Some people seem to think that Christian faith involves the suppression of the human. Once you accept the Gospel, they say, your freedom to be yourself is constrained and your ability to explore the many possibilities that life offers is frustrated. But, in fact, as the deepest meaning of the mystery of the Transfiguration reveals to us, to follow and imitate Christ is not to suppress our freedom, and, with it, our distinctive human and personal identities. On the contrary. The whole point of freedom is to make it possible to embrace the good to which Christ directs us. In the end, to become more like Christ is not to become less ourselves, but more uniquely and distinctively ourselves.
To be free is not to be faced with an unlimited number of choices, including sin. Authentic freedom is the God-given capacity to embrace that which will make us truly happy: to choose God. This is one of the key messages of Veritatis Splendor. God does not compel us to choose. Love cannot be compelled; it must be free. God wants us to embrace Him freely, and freedom is the gift God gives for this purpose.
The drama—indeed, the tragedy and the comedy of human existence—is that, unlike everything else in the universe, we are the only creatures who can fail to choose our good. Flowers, chipmunks, cats, dogs all realize their end—or fail it—without choice. Something can interrupt that fulfillment, but not their own wills. Only human beings can fail to be happy because they fail to choose it. In this light, we can understand why, as Veritatis Splendor affirms, truth and freedom are inextricably connected. An undifferentiated freedom, according to which everyone strives to define what the human is for himself or herself, can only lead to unhappiness because it fails to conform to the truth about human nature. We can no more define our nature than can anything else in the created order. Our human nature is a divine gift. We must recognize the truth of what human beings are, in order to recognize that freedom lies in embracing that truth, which alone will lead us to happiness in the triune God.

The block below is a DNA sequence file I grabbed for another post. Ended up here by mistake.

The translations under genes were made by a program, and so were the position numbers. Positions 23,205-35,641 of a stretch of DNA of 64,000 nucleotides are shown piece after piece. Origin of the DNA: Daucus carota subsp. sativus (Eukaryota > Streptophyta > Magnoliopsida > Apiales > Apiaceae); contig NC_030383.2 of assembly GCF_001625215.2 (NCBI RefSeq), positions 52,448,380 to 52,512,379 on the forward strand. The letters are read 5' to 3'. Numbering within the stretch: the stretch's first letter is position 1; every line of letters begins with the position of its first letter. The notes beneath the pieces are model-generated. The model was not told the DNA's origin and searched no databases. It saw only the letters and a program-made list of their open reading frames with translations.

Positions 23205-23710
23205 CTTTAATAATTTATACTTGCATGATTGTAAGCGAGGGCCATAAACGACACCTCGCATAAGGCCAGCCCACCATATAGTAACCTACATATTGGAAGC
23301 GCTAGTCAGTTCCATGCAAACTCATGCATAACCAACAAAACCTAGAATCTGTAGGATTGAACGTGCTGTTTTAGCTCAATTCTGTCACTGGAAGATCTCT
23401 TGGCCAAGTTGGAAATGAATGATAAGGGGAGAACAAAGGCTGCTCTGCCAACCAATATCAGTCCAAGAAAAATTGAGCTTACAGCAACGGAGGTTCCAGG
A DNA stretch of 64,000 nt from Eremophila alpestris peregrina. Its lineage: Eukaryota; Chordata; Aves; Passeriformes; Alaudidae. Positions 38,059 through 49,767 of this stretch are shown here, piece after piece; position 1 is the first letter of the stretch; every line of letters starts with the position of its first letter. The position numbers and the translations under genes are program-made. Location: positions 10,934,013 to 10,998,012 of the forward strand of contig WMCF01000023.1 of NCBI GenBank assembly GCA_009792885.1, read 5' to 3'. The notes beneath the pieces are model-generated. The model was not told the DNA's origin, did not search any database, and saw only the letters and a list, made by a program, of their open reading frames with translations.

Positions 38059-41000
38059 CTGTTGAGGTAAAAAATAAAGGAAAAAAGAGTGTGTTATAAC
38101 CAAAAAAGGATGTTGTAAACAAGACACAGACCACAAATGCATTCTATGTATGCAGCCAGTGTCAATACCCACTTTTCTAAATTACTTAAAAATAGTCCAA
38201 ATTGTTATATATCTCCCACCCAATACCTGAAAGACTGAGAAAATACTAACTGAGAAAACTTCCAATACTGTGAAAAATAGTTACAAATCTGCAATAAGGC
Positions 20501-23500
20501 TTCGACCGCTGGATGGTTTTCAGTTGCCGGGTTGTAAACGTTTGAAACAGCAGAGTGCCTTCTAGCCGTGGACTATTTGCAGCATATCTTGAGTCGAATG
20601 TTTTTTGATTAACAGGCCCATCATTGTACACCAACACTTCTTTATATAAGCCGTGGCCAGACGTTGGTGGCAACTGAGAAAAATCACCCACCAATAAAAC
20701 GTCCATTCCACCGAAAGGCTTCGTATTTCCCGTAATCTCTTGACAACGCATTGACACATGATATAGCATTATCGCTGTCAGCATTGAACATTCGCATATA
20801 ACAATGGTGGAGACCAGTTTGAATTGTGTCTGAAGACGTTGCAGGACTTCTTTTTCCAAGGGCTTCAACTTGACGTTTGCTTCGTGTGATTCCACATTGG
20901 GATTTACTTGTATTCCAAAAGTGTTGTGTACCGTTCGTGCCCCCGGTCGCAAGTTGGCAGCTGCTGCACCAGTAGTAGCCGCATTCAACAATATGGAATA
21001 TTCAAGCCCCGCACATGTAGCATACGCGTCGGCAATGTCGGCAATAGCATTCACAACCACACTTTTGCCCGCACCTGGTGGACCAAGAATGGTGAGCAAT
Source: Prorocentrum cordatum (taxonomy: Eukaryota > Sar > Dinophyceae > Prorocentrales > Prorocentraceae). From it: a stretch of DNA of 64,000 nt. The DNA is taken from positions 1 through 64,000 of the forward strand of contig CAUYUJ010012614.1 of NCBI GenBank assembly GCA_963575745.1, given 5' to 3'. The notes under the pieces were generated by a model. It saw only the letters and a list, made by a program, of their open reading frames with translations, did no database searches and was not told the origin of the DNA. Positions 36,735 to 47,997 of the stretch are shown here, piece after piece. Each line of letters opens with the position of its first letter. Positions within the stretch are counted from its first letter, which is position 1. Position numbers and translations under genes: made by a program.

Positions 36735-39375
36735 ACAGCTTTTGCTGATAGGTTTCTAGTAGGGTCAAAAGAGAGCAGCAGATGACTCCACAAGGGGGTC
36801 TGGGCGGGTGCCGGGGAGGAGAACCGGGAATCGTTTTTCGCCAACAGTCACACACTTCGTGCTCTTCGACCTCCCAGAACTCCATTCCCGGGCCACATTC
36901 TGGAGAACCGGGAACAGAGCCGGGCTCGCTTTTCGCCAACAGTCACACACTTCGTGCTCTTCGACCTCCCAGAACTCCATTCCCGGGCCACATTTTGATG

Understood in the light of the penetrating moral analysis in Veritatis Splendor, Living the Gospel of Life affirms that authentic freedom is the freedom to choose the good. This message has a direct relevance for our participation in pro-life activities. What is true of the transfiguration of the individual person is also true of society as a whole. Christianity is not a sect—a little group of religious people who have peculiar notions about things which cannot be supported rationally. The Church is the human race in its eschatological completion. It is not just individuals who are being transformed into Christ's image through the exercise of their authentic freedom. The whole of society itself is being transformed into the extended family of the Father, Son and Holy Spirit.
Fides et Ratio and the Triumph of the Cross: God and the Culture of Faith
The message of the gospel of life, therefore, is a universal one: there can be no other future for the world than the one that God has ordained for it in love. Working together in harmony, faith and reason can come to an understanding of this wonderful plan of divine providence. Yet, apart from faith, human reason by itself never reaches completion: it never discovers all there is to find. In Fides et Ratio, Pope John Paul reaffirms the Catholic teaching that, contrary to what some have thought, faith is not a constraint on reason, but its liberation. By signing this encyclical on the feast of the Triumph of the Cross, the Pope signals that only in the cross, where the depth of divine wisdom is revealed to us, can we discern the shining fulfillment of everything human, including human reason.
It is somewhat ironic that, at the end of the 19th century, the pope had to defend faith against reason, while today, at the end of the 20th century, he has to defend reason against unreason. In Fides et Ratio we have a defense of the power of reason to find the truth. The undifferentiated relativism and pluralism he so clearly analyzed in the other encyclicals, is again exposed from another perspective—the perspective of the erosion of confidence among philosophers, scientists and others whose attitudes affect the wider society. The penetration of this relativism into society concerns the Holy Father in Fides et Ratio. The remarkable witness of this encyclical is that faith must be engaged to support the power of human reason to reach the truth about many important matters.